Maintain, don’t gain: 5 simple steps to stop the holiday weight gain

holiday weight gainWhen it comes to cancer prevention, one of the most important lifestyle habits is to maintain a healthy weight, but during the holidays this can be a challenge. All the holiday gatherings with decadent meals and desserts can challenge even the most regimented healthy eater. Adding to that the hustle and bustle of shopping, decorating and holiday events leave little time for regular physical activity or preparation of healthy meals when you are home. But you can indulge without the holiday weight gain, as long as you follow some simple suggestions:

Practice controlled indulgence

Trying to avoid the holiday treats and goodies will only leave you wanting them more. Instead, indulge away, but practice portion control. Research has shown that the pleasure we receive from a food comes in the first few bites, so eat only small portions of your favorite foods to get the same satisfaction. Alternatively, you can practice the 80/20 rule: eat healthy 5-6 days a week and allow yourself one or two days to indulge more freely.

Set a budget

In this instance, not a financial budget, but a time budget. When it comes to all the trappings of the holidays, figure out what festivities and traditions are the most important to you and make these a priority. Make up excuses for all the others. This will allow you to limit the temptations but enjoy the events you do attend, as well as free up time to make simple, healthy meals and exercise.

Balancing act

Exercise can be just as beneficial in small bursts, so try using exercise to balance out your indulgences. After a holiday potluck, take a 10-minute walk to enjoy the holiday lights and decoration.  If you had to pick up fast food on your way to the mall, park in the farthest parking spot and hoof it. Make a commitment during the holidays to choose the stairs over the elevator anytime you can.

Be prepared

When attending a potluck, make sure your dish is low calorie and high fiber such as the Pear Salad below. Then plan a strategic, two-phase attack. On the first pass, load up your plate with vegetables, fruit and lean proteins. Save the more decadent entrees, sides and desserts for the second pass when your hunger has been sated. Also keep your office, car, purse and home stocked with on-the-go, healthy snacks such as to-go peanut butter with whole grain crackers, trail mix, dried fruit, nuts, or tuna salad kits. This will limit your need for emergency fast food or mall food court stops.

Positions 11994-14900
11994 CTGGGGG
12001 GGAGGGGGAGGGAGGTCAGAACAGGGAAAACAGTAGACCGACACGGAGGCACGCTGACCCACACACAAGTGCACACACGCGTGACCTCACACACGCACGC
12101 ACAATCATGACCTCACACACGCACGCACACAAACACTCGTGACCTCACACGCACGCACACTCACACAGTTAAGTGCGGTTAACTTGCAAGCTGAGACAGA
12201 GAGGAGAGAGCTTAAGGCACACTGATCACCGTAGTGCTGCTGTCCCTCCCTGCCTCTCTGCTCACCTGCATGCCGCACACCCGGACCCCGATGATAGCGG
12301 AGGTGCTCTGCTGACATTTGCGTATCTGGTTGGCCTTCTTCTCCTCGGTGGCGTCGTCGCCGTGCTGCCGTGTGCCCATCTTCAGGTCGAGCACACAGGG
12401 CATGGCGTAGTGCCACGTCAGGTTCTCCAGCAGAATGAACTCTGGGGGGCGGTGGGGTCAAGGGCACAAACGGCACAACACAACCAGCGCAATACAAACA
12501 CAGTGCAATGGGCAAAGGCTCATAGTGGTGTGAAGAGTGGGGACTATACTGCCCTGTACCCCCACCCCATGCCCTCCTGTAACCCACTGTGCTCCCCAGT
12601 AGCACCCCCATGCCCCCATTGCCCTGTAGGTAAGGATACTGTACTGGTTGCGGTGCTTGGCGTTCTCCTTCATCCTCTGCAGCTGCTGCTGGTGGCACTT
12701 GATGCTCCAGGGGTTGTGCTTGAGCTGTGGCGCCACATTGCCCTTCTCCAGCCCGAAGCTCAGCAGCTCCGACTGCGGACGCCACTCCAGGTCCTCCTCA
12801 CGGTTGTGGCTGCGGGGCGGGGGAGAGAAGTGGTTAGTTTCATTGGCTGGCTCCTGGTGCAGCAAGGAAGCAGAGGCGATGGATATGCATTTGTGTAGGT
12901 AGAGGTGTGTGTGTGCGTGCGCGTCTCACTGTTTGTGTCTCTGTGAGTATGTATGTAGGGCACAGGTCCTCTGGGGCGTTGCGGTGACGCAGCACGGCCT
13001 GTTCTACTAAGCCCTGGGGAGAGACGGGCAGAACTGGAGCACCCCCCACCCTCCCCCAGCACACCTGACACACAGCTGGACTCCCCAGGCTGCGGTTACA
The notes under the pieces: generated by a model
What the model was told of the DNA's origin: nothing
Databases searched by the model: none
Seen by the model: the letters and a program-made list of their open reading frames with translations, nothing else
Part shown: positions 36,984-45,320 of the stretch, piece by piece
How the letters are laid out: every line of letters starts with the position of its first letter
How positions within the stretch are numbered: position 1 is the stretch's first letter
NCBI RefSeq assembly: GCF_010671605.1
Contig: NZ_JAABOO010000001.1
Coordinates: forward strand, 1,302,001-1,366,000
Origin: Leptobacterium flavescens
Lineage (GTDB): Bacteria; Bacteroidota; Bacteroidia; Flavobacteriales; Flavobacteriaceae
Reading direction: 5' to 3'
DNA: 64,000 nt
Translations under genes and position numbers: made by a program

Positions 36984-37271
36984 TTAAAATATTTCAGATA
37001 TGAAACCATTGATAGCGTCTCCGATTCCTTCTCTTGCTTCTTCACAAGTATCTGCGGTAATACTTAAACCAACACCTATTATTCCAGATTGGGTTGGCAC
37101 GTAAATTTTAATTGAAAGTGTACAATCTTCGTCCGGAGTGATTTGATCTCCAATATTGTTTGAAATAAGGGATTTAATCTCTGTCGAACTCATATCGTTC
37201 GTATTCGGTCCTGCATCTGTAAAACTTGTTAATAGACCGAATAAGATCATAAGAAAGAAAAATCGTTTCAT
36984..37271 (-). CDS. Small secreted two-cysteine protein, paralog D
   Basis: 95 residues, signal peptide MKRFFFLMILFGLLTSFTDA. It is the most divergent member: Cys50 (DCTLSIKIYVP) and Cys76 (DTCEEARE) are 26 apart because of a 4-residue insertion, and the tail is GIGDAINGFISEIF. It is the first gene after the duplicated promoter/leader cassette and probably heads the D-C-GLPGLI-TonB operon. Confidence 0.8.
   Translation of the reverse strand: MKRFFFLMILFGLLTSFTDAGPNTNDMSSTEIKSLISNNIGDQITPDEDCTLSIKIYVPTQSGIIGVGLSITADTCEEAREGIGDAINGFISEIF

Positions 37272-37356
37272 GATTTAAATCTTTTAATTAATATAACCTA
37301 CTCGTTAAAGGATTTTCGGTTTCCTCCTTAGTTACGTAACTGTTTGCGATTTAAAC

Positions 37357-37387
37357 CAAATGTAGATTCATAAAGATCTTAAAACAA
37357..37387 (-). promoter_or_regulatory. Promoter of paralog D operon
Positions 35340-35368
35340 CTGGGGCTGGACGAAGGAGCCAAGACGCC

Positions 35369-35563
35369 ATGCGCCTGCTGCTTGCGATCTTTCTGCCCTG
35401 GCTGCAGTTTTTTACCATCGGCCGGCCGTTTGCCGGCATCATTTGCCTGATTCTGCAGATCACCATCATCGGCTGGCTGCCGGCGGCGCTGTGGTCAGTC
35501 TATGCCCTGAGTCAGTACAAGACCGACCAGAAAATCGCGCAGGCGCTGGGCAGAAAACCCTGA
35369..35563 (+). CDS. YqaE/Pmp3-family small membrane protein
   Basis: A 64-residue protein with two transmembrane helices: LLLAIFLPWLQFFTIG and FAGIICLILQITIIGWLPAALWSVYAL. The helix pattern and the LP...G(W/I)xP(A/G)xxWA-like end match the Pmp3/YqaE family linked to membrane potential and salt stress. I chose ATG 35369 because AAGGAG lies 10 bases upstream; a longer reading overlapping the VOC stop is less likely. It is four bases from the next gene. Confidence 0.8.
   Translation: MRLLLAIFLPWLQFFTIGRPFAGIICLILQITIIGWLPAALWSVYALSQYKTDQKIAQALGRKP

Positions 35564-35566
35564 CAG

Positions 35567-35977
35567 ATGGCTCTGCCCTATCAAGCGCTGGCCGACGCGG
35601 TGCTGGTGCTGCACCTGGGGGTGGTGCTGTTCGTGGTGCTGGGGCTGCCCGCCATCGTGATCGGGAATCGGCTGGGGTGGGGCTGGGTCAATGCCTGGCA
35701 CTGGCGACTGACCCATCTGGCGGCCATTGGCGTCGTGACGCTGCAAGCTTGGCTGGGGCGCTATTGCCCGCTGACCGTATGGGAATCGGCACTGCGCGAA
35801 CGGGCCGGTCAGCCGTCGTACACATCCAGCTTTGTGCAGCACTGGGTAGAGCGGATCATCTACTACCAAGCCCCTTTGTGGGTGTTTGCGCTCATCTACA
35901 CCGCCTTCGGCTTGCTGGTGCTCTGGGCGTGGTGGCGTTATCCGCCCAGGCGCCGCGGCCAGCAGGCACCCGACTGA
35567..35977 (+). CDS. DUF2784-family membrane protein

Drink wisely

Alcoholic beverages are calorie dense, from 120-150 calories for a serving of beer or wine, to 200 calories for a 4 ounce mixed drink. In addition, more than 1-2 drinks a day regularly can increase your cancer risk. Instead, choose calorie-free beverages such as mineral water, diet soda, unsweetened tea or coffee and save these calories for a more satisfying treat.

Holiday bonus! Try this delicious pear salad; it tastes wonderfully high-calorie, but it really isn’t!

Ripe Pear Salad with Boston Lettuce and Ricotta Cheese

Reprinted from The New American Plate Cookbook, © 2005 AICR

1 head Boston (“butter”) lettuce, washed and torn
2 ripe Bartlett pears, halved, cored and sliced
2 Tbsp. chopped toasted pistachio nuts
1/4 cup skim ricotta cheese


1/4 cup orange juice
1 Tbsp. balsamic vinegar
1 tsp. honey
2 tsp. walnut or canola oil

Arrange lettuce equally on four plates. Top with equal amounts sliced pears. Sprinkle 1/2 tbsp. nuts over each salad. Dollop 1 tbsp. ricotta cheese in the center of each salad. Whisk together dressing ingredients. Drizzle over each salad and serve.

Makes 4 servings.

Per serving: 134 calories, 6 g. total fat (1 g. saturated fat), 19 g. carbohydrates, 4 g. protein, 3 g. dietary fiber, 23 mg. sodium.

For more recipes like this, visit our Recipes web page, part of Cancer Nutrition Services.

Learn more about healthy eating during the holidays and throughout the year:


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Registered dietitians who are specially trained in the field of oncology nutrition provide cancer nutrition services at the Comprehensive Cancer Center. They focus on assessing the individual dietary and nutrition needs of each patient and providing practical, scientifically sound assistance.


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